Comparison of Effort of Breathing for Infants on Nasal Modes of Respiratory Support

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Abstract

Objective

To directly compare effort of breathing between high flow nasal cannula (HFNC), nasal intermittent mechanical ventilation (NIMV), and nasal continuous positive airway pressure (NCPAP).

Study design

This was a single center prospective cross-over study for patients <6 months in the cardiothoracic or pediatric intensive care unit receiving nasal noninvasive respiratory support after extubation. We measured effort of breathing using esophageal manometry with pressure-rate product (PRP) on all 3 modes. NIMV synchrony was determined by comparing patient efforts (esophageal manometry) with mechanically delivered breaths (spirometry in ventilator circuit). On NIMV, PRP and synchrony was also measured after adding a nasal clip on 26 patients.

Results

Forty-two children were included. Median (IQR) age was 2 (0.5, 4) months. There was no difference in median PRP between HFNC 6 liters per minute, 355 (270,550), NIMV 12/5 cm H2O, 341 (235, 472), and NCPAP 5 cm H2O, 340 (245,506) (P = .33). Results were similar regardless of HFNC flow rate or NIMV inspiratory pressure. Median PRP on CPAP of 5 cm H2O prior to extubation 255 (176, 375) was significantly lower than all postextubation values (P < .002). On NIMV, less than 50% of patient efforts resulted in a ventilator breath, which was not improved with a nasal clip (P > .07)). However, as NIMV synchrony improved (>60%), PRP on NIMV was lower than on HFNC.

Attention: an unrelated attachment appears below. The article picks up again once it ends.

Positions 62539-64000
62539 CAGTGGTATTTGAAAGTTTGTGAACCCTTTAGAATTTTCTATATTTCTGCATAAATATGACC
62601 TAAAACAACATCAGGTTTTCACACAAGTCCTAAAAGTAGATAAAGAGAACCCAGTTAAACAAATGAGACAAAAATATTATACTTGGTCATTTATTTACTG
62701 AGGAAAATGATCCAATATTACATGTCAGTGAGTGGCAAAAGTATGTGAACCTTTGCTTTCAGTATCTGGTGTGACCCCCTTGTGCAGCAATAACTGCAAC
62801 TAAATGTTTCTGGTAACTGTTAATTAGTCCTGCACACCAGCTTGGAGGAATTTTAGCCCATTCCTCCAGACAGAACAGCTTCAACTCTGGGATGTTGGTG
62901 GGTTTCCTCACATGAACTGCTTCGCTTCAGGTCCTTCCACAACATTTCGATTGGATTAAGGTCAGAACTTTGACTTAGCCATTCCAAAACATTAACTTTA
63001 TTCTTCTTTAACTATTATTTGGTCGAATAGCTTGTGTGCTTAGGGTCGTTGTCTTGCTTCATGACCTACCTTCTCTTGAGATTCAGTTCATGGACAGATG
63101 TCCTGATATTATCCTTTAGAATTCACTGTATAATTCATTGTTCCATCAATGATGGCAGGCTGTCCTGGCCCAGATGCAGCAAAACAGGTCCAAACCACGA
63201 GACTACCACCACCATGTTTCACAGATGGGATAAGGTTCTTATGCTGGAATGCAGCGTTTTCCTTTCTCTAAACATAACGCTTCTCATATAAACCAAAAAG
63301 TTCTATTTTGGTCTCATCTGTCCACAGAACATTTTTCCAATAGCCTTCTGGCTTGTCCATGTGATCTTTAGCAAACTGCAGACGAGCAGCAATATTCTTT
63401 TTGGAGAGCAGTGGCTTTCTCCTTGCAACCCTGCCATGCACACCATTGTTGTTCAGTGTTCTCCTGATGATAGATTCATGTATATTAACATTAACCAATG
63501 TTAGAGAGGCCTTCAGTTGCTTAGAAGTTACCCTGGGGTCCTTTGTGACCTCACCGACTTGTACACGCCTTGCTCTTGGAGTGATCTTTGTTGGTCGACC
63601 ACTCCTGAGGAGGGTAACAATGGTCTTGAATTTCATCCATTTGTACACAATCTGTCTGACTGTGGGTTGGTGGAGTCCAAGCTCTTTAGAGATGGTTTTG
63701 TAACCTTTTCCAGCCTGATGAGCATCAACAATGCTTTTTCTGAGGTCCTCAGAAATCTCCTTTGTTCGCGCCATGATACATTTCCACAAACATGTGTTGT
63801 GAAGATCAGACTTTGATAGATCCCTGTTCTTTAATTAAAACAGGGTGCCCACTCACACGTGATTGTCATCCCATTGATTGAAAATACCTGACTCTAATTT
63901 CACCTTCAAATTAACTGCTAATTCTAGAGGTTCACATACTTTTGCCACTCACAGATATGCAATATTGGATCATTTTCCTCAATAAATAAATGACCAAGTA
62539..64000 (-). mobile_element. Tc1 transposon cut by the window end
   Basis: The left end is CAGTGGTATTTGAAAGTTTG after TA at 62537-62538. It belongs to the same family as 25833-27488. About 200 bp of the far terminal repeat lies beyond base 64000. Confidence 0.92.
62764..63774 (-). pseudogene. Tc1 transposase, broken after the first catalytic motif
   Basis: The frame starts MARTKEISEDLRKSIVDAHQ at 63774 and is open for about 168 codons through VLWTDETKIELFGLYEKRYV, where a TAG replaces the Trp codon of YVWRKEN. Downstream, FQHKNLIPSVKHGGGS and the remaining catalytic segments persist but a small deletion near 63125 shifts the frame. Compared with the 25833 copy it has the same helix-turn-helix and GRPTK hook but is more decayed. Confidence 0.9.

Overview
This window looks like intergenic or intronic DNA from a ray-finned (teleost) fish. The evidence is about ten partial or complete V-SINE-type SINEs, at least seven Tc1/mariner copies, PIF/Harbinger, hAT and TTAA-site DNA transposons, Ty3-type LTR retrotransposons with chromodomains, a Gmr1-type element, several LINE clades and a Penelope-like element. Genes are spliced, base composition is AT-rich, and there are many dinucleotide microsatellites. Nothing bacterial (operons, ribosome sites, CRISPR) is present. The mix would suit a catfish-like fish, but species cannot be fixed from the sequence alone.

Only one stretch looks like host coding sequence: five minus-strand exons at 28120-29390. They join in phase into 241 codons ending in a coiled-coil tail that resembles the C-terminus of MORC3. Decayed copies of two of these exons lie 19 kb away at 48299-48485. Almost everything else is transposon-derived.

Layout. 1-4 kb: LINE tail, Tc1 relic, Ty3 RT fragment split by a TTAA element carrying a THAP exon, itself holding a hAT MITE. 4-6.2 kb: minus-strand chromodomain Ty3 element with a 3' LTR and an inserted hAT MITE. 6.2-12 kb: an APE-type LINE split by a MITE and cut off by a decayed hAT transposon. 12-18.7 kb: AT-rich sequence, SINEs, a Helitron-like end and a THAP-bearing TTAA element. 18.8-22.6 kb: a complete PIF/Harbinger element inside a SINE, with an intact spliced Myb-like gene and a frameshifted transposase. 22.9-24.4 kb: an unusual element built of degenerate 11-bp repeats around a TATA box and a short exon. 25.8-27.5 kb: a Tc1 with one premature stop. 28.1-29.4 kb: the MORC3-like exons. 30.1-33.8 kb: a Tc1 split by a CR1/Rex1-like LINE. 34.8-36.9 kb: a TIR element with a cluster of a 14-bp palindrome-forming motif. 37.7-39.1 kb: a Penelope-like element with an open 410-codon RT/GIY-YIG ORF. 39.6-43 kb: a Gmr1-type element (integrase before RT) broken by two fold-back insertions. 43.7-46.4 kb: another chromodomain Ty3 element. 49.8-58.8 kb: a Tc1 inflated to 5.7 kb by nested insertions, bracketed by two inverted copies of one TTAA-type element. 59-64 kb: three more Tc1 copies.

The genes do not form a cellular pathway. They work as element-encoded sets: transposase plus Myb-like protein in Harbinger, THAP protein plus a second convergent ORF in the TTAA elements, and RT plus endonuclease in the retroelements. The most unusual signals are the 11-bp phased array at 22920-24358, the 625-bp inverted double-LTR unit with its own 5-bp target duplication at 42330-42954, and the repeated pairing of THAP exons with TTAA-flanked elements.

Conclusions

For infants, effort of breathing is similar on HFNC, NIMV, and NCPAP after extubation, regardless of flow rate or inspiratory pressure. We speculate that bi-level NIMV may be superior if high levels of synchrony can be achieved.

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